Father Elil Rajan summoned for the third time in one week over commemorative event for civil war victims
On 20 May 2017, Father Elil Rajan was summoned by the police in Mullaitivu, in the Northern Province, with regard to a commemorative event held in Mullivaaikkal, where the names of Tamils who were killed at the end of the Sri Lankan civil war were carved on rocks. Although the authorities later withdrew the summons, they are investigating the event and asked Father Elil to provide a list of the names that were engraved on the rocks. Father Elil Rajan had already been summoned and questioned on 16 May by the Mullaitivu Police and on 19 May by the Vavuniya Police over the event he organised for Mullivaikkal Remembrance Day on 18 May, a remembrance day observed by Tamil people to commemorate those who died in the final stages of the civil war.
Father Elil Rajan is a human rights defender and Programme Director for the Adayaalam Centre for Policy Research, a non-profit think tank working on accountability and non-exclusionary justice and reconciliation initiatives. He is an advocate for the rights of Tamil war survivors and families of victims, and is known for his engagement and collaboration with Sinhalese activists from other parts of Sri Lanka, the international community and the Sri Lankan government. In 2016, he served as the Vavuniya district Chairperson of the Zonal Task Force of the Consultation Task Force on Reconciliation Mechanisms, an initiative of the Sri Lankan government. Father Elil Rajan organises commemorative events in the North-East regions, considered to be Tamil land, and is also the co-spokesperson of the Tamil Civil Society Forum.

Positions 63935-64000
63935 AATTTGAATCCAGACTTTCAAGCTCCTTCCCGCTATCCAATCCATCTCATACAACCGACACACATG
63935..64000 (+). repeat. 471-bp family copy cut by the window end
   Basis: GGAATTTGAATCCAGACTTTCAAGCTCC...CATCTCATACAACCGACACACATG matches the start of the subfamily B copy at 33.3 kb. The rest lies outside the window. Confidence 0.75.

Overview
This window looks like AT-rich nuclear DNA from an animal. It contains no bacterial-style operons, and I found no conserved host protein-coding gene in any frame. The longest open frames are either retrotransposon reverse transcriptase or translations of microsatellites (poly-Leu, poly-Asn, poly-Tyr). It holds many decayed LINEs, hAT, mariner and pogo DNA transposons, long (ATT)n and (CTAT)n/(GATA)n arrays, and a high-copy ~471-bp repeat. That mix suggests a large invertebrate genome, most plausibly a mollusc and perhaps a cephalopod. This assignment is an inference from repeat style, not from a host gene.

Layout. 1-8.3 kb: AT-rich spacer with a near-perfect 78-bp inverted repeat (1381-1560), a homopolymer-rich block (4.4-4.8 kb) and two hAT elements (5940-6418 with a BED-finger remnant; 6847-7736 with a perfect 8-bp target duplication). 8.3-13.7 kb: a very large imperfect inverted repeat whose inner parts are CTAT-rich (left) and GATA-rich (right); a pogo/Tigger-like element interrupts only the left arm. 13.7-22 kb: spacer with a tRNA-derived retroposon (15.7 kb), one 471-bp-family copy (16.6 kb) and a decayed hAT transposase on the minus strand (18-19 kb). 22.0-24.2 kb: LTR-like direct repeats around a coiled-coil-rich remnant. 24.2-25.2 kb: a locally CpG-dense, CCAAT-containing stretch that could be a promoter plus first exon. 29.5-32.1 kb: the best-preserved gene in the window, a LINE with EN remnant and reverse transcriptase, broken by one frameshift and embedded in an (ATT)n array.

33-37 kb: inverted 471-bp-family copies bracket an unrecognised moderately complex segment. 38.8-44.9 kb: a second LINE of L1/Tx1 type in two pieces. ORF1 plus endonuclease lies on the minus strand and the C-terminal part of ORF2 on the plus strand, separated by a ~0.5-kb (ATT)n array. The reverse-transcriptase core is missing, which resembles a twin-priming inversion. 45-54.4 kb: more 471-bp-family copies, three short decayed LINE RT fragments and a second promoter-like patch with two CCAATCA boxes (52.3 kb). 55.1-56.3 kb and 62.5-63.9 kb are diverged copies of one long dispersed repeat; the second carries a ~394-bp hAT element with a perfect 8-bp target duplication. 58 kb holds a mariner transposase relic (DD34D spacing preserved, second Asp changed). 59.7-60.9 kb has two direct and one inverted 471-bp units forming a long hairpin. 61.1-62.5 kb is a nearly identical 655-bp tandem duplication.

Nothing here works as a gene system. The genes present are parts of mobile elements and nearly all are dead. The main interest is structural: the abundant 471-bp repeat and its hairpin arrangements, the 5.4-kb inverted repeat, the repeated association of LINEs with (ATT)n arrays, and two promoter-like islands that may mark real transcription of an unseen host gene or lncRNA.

On 20 May 2017, Father Elil Rajan was summoned in relation to a commemorative event he organised near St. Paul’s Church in East Mullivaaikkal, a village on the north-east coast of Sri Lanka which was the scene of the final battle of the civil war. The event consisted of placing rocks carved with the names of Tamil victims of this final battle. While the police summons was withdrawn, the human rights defender was asked to provide the list of names that was engraved on the rocks. Father Elil Rajan had previously been summoned and questioned on 16 May by the Mullaitivu Police and on 19 May by the Vavuniya Police over the event he organised for Mullivaikkal Remembrance Day on 18 May, a commemorative day observed by Tamil people to remember those who died in the final stages of the civil war.
The ongoing harassment of Father Elil Rajan is part of a broader crackdown on Tamil civil society, which has been subjected to other forms of harassment, intimidation and surveillance which hinder non-exclusionary truth and reconciliation efforts by restricting the recognition and remembrance of human rights violations suffered by Tamil people during the civil war. Human rights defenders such as Father Elil Rajan who work on Tamil issues and for the inclusion of the Tamil perspective in truth and reconciliation efforts, are particularly targeted through surveillance, and freedom of expression and assembly is restricted in Tamil regions, especially in military-occupied territories affected by the civil war. Police occasionally use excessive force to disperse protesters, and the army has imposed some restrictions on assembly in the North and East, particularly for planned memorial events concerning the end of the war, which impact human rights defenders working on violations perpetrated in the region both during and after the civil war. These restrictions have disproportionately affected Tamil people.
Front Line Defenders is concerned by the repeated summons of human rights defender Father Elil Rajan, which it believes to be directly linked to his peaceful and legitimate work in defence of human rights and non-exclusionary truth and reconciliation efforts in Sri Lanka.
Front Line Defenders urges the authorities in Sri Lanka to:
1. Immediately cease all further harassment of Elil Rajan, as Front Line believes that his summonses are solely as a result of his legitimate work in defence of human rights;
2. Cease targeting all human rights defenders in Sri Lanka and guarantee in all circumstances that they are able to carry out their legitimate human rights activities without fear of reprisals and free of all restrictions including judicial harassment.